GAIG Game AI Research Group @ QMUL

[Seminar] 'The Blurring of Video Games and Gambling: Daily Fantasy, Esports, Live Streaming, and Loot Boxes' by Dr Mark R. Johnson


  • Title: The Blurring of Video Games and Gambling: Daily Fantasy, Esports, Live Streaming, and Loot Boxes
  • Speaker: Dr Mark R Johnson
  • Time and date: 1pm-2pm (GMT), Nov 27, 2018
  • Room: BR 3.02, Bancroft Road Teaching Rooms, QMUL

On Tuesday 27th November the Game AI Group will host a seminar by Mark R Johnson from the University of Alberta.


This talk will examine the growing importance of gambling in modern video game design, the growing importance of video game design to contemporary gambling forms, and the overall wider interweaving of the two within the past five to ten years and their implications for the future of digital play. Firstly, the rapid rise and newfound near-ubiquity of Esports gambling, both “within” games (e.g. skin betting) and “outside” through third-parties (e.g. sports betting), poses new questions about the increasing extent to which Esports are coming to resemble traditional physical sports, and how consumption of Esports competition is shifting as corporate interests and “professionalisation” increase. Secondly, the paper will examine the expanding ongoing controversies surrounding “loot boxes”, the question of whether or not these are gambling, and how anti-“gambling” discourses are being mobilised in opposition, despite the primary issue players report being a question of paying to win. Thirdly, I will consider daily fantasy sports platforms, their commonalities with “sports management” video games, and their status as ambiguous gambling-gaming artefacts which subvert the clear boundaries between the two. Fourthly, the talk will examine online poker broadcasts on the live-streaming platform, viewed by millions, and also how numerous live streamers are “gamblifying” methods by which their viewers can give them monetary support, using a suite of psychological techniques to encourage donations. The talk will conclude by emphasising the importance of these four phenomena for the future relationship between games and money, and how we might understand the growing role of gambling, and gambling-style systems, in many different kinds of digital play.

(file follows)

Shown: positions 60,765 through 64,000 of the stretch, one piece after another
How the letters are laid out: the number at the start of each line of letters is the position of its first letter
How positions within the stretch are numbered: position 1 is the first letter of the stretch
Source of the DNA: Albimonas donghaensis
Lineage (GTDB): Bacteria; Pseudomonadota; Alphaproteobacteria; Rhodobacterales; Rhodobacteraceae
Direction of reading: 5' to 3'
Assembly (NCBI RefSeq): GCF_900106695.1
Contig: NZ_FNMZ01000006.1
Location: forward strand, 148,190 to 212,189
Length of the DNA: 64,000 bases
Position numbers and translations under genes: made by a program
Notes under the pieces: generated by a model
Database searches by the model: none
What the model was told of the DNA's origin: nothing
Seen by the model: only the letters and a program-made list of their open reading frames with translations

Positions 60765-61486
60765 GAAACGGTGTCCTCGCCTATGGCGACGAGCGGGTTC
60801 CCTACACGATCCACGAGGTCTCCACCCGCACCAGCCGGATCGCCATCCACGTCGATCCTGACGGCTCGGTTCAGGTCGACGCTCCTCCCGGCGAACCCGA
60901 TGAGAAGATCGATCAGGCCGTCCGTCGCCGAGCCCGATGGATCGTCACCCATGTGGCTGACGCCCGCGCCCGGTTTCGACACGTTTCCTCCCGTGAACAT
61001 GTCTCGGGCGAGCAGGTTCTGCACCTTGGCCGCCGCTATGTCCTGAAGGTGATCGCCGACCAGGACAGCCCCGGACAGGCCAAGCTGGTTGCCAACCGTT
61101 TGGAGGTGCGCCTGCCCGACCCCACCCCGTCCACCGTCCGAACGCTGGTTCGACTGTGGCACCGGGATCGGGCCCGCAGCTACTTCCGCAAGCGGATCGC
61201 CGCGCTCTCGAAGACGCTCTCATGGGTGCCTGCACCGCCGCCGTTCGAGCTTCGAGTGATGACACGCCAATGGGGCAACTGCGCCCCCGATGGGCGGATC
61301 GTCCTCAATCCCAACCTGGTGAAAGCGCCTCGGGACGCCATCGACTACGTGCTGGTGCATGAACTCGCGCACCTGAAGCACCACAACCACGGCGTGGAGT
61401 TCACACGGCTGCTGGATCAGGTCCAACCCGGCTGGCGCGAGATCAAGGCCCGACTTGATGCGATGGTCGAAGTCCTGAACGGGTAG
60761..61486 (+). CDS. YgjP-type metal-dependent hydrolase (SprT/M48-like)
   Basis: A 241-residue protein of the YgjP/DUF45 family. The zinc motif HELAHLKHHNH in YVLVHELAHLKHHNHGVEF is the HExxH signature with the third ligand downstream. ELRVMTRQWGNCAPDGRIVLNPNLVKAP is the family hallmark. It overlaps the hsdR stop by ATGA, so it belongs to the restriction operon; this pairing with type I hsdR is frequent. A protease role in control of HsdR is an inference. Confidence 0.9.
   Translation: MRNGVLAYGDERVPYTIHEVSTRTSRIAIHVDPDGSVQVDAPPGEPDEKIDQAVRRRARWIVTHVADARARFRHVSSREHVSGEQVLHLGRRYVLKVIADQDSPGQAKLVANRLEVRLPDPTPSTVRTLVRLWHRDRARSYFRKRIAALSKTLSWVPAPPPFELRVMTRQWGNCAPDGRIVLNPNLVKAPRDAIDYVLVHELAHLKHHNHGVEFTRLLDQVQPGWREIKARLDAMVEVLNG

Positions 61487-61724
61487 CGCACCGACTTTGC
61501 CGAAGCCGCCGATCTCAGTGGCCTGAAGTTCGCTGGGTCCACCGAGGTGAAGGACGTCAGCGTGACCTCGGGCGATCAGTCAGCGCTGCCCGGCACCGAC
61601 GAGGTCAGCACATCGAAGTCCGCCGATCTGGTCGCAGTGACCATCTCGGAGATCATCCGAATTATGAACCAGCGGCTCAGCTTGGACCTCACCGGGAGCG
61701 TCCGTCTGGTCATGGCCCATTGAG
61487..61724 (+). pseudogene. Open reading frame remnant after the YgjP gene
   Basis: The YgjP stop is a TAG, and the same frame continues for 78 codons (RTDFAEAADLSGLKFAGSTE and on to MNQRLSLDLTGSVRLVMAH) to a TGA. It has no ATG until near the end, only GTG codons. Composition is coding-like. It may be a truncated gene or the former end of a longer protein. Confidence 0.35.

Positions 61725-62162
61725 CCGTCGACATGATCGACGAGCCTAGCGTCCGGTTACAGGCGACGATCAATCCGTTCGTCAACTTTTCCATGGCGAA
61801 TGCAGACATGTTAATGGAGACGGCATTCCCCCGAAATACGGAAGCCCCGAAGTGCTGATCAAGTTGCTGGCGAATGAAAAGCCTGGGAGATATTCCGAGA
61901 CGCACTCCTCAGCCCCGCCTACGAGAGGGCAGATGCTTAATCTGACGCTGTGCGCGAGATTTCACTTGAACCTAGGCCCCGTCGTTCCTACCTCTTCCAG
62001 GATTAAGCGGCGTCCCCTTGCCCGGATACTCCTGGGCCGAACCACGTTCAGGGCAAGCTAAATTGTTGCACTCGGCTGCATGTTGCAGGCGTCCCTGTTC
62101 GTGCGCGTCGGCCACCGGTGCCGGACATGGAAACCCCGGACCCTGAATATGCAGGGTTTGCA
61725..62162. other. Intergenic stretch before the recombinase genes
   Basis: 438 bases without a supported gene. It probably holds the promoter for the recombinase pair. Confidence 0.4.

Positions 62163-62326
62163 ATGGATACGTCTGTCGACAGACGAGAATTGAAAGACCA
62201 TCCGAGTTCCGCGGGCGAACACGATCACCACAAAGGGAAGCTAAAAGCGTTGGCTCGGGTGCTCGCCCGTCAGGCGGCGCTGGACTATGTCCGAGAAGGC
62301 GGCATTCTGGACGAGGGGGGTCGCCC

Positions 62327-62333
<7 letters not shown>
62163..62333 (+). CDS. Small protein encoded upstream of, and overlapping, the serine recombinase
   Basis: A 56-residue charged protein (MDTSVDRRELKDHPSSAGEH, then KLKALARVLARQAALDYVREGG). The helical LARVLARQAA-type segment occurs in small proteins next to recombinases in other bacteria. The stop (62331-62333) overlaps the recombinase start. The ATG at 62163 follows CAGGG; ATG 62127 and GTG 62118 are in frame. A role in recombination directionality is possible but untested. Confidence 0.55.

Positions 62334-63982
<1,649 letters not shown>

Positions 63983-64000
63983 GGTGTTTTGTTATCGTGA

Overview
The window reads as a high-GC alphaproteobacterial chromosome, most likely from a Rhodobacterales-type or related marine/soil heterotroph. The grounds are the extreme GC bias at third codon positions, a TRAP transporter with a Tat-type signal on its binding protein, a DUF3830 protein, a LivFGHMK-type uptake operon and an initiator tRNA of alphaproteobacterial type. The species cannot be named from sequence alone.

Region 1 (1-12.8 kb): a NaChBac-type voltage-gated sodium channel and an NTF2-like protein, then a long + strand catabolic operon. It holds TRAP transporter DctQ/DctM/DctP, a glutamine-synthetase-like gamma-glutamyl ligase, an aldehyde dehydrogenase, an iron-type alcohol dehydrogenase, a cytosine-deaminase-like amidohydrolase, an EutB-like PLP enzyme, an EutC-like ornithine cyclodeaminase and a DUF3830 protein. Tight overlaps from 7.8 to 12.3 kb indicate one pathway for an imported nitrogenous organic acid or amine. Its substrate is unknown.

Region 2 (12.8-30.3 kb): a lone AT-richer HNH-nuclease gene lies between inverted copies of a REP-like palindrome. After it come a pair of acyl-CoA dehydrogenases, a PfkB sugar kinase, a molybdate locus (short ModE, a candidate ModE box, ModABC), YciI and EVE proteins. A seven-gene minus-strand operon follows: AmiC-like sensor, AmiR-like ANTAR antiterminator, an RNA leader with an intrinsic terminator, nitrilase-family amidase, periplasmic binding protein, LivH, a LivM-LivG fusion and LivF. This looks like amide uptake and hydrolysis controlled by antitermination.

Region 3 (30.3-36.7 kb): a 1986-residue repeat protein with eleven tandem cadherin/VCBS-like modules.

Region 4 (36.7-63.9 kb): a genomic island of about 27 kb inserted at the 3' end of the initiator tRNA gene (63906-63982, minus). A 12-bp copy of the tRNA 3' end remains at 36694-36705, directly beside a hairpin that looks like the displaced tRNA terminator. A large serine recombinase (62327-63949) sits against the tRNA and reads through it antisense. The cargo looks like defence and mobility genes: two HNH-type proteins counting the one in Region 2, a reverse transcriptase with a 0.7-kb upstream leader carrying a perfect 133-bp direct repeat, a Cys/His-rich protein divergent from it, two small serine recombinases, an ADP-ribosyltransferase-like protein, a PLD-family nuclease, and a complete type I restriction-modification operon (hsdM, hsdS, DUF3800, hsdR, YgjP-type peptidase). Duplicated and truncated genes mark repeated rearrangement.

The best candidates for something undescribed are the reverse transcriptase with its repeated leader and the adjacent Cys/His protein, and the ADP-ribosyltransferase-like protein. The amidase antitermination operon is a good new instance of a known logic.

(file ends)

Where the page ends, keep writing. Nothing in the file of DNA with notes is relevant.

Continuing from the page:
Mark R Johnson is a Killam Memorial Postdoctoral Fellow at the University of Alberta in Canada. His work focuses on the intersections between play and money, such as professionalised video game competition (E-sports), the live broadcast and spectating of video games on personalised online “channels”, and the blurring of video games and gambling in numerous contexts.

Outside academia, he is also an independent game developer, a regular games writer, blogger and podcaster, and a former professional poker player:

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